CEO salaries are all over the news at the minute. The notion that executives are being paid “excessively” for their work abounds in countries around the world, and New Zealand is no different.
In New Zealand in the 2016-17 financial year, CEO pay averaged $1,732,802.
Research from Dr. Helen Roberts of the University of Otago has found that CEOs in this country are now paid 30-50 times more than the average wage. The Business Herald’s annual CEO pay survey revealed that, in the 2016-17 financial year, CEO pay averaged $1,732,802, up 3.34 per cent on the previous year. The highest paid CEO received a staggering $6,493,284 in 2016-17.
Directors tend to justify higher pay because (and they’re right) there really aren’t that many people who can run a large, publicly traded company well. However, boards still need to deal with the perception that pay is excessive, or risk losing trust in business. At the same time, they can’t just go cutting the salaries of their C-suite, or they may end up losing the best talent to companies who are willing to pay more.
What can be done to ensure CEO pay is fair, but remains competitive in today’s job market?
Media outlets around the world lament what they see as “excessive” CEO pay.
Pay for performance
The key to ensuring those in the C-suite are paid fairly is by linking their salary, bonus and any other incentives to the company’s performance (and therefore their own).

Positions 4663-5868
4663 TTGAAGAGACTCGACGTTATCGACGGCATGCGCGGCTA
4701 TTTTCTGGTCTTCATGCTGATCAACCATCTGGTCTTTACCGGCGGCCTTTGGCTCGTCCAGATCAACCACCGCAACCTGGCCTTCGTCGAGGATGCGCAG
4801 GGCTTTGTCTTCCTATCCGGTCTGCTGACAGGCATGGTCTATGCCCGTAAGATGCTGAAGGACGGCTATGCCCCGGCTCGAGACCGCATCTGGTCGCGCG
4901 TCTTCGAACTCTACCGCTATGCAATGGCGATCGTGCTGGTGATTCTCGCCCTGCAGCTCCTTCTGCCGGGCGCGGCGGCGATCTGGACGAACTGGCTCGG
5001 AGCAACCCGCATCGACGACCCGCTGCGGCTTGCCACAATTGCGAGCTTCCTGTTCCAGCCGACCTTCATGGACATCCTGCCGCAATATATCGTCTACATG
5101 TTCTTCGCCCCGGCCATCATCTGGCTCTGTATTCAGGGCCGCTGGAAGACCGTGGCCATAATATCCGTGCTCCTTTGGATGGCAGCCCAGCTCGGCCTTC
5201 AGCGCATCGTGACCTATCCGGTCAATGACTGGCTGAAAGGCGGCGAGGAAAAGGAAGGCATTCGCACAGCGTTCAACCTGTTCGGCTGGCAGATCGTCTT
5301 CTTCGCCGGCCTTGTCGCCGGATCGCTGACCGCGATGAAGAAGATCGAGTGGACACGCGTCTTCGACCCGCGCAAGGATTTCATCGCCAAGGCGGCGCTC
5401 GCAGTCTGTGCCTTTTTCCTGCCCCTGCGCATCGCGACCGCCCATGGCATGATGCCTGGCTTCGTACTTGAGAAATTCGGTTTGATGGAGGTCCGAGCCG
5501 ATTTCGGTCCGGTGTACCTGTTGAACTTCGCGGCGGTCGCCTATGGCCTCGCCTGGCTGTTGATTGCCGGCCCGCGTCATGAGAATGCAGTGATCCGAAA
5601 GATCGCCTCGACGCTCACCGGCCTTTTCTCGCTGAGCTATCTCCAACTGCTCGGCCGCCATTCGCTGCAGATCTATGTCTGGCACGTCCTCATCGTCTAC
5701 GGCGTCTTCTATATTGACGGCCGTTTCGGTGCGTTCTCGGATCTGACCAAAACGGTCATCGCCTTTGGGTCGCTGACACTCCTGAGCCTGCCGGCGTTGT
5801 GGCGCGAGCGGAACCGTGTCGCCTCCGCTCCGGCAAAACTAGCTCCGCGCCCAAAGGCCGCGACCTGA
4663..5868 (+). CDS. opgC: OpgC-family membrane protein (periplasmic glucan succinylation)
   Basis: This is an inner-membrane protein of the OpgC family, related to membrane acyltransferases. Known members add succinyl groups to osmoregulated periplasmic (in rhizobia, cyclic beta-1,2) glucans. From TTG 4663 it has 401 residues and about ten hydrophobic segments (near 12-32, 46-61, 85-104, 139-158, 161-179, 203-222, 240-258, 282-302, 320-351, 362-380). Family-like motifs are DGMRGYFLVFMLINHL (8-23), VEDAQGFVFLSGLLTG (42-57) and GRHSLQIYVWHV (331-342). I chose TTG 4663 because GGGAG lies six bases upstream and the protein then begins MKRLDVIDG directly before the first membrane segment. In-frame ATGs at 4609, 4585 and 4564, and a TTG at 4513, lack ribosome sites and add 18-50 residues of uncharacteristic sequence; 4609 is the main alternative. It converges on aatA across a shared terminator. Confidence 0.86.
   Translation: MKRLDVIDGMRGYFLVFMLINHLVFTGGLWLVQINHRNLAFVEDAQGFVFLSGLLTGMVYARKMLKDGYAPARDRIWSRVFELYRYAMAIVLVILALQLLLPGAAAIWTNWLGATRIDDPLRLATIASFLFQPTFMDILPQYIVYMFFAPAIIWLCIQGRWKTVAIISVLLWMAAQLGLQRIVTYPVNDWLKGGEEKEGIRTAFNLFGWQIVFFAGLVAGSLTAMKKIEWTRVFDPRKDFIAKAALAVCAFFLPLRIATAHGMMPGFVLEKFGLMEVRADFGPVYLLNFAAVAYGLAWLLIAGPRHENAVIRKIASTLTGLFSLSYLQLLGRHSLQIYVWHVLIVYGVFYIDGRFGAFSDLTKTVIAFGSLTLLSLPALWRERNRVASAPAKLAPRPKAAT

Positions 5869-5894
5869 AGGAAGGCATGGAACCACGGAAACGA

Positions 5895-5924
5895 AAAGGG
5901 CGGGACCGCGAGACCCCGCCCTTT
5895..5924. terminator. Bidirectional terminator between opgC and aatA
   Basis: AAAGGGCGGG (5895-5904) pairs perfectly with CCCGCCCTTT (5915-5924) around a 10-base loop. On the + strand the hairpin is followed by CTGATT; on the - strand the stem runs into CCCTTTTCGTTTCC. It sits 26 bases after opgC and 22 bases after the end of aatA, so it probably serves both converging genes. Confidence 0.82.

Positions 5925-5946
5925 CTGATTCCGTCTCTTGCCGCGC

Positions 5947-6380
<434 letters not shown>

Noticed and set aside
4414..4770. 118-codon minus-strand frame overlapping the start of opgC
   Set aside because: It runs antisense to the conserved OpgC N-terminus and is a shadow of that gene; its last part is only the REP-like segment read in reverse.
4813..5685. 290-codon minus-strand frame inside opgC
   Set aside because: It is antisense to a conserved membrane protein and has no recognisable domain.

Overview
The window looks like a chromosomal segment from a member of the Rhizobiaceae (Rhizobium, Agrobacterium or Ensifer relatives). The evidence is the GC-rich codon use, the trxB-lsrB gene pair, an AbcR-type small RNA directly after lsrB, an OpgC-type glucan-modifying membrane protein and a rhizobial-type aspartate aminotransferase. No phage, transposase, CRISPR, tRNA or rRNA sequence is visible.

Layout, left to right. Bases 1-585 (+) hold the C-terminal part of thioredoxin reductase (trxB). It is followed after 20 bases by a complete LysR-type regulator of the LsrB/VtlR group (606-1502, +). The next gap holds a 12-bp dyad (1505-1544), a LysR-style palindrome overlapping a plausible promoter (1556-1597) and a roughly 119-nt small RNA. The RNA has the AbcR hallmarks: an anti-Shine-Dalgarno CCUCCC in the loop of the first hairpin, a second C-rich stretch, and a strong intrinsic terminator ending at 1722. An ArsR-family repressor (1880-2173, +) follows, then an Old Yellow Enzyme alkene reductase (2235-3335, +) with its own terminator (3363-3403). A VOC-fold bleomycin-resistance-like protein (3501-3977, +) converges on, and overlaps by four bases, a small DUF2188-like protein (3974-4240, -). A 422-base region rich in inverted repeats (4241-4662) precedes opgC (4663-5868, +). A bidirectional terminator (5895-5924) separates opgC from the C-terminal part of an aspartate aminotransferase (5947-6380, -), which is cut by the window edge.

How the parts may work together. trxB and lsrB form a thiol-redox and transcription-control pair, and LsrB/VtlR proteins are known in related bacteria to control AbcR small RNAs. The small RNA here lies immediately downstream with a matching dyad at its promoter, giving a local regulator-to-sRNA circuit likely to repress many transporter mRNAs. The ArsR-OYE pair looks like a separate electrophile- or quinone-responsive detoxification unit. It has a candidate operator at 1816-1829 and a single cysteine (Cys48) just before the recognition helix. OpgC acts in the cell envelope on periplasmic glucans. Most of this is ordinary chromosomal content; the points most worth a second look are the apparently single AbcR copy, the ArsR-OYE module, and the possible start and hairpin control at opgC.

At present, the link between pay and performance is minimal. A Harvard Business Review (HBR) study of the 250 largest companies in America found that, for every USD $1,000 change in a company’s corporate value, there is just a 6.7 cents rise in salary and bonus over two years.
While the carrot is barely visible, the stick is even smaller. Two recent Journal of Financial Economics studies covering 20 years and over 500 management changes found only 20 cases where CEOs had left their jobs due to poor performance.
There is a range of ways boards can link CEO pay to performance:
- Require CEOs to become substantial stock owners – This is the most obvious way to ensure the CEO’s best interests are aligned with those of their company’s shareholders. However, there will always be elements of a company’s stock value that are outside of the CEO’s control, so this would have to be balanced with other remuneration and rewards.
- Structure salary, bonuses and stock options to provide significant rewards for strong performance and large penalties for poor performance.
- Don’t be afraid to dismiss CEOs when they perform poorly.
Of course, this could see some high performing CEOs being paid even more than they are now. However, if companies were to show exactly why CEOs are being paid the way they are, and how that pay is linked to the CEOs and the company’s performance, it would go a long way in helping the public and media understand executive remuneration.
Asking CEOs to become substantial stock owners is one way to align their interests with that of the shareholders.
Will you still be able to recruit the best?
Logic would suggest that if you offer higher salaries, you’ll be able to get more talented people into the C-suite at your company. Therefore, directors may be reluctant to make any alterations to CEO pay such as the ones suggested above.
The best CEO talent is more likely to be attracted to a job where performance and pay are linked.
However, aligning company performance and shareholder wealth with that of the CEOs would attract the strongest talent – as the HBR puts it, those “creative risk takers” who do so well at the helm of companies. Those with lower abilities will be more attracted to the perceived safety of a solid, set pay bracket that has no correlation with their own performance.
Link pay to performance. It’s a simple premise, but one that will see you improve transparency and fairness, as well as attract the best candidates.
Time for a change at the helm of your company? Contact the executive recruitment specialists at JacksonStone to help you find the best talent for your C-suite.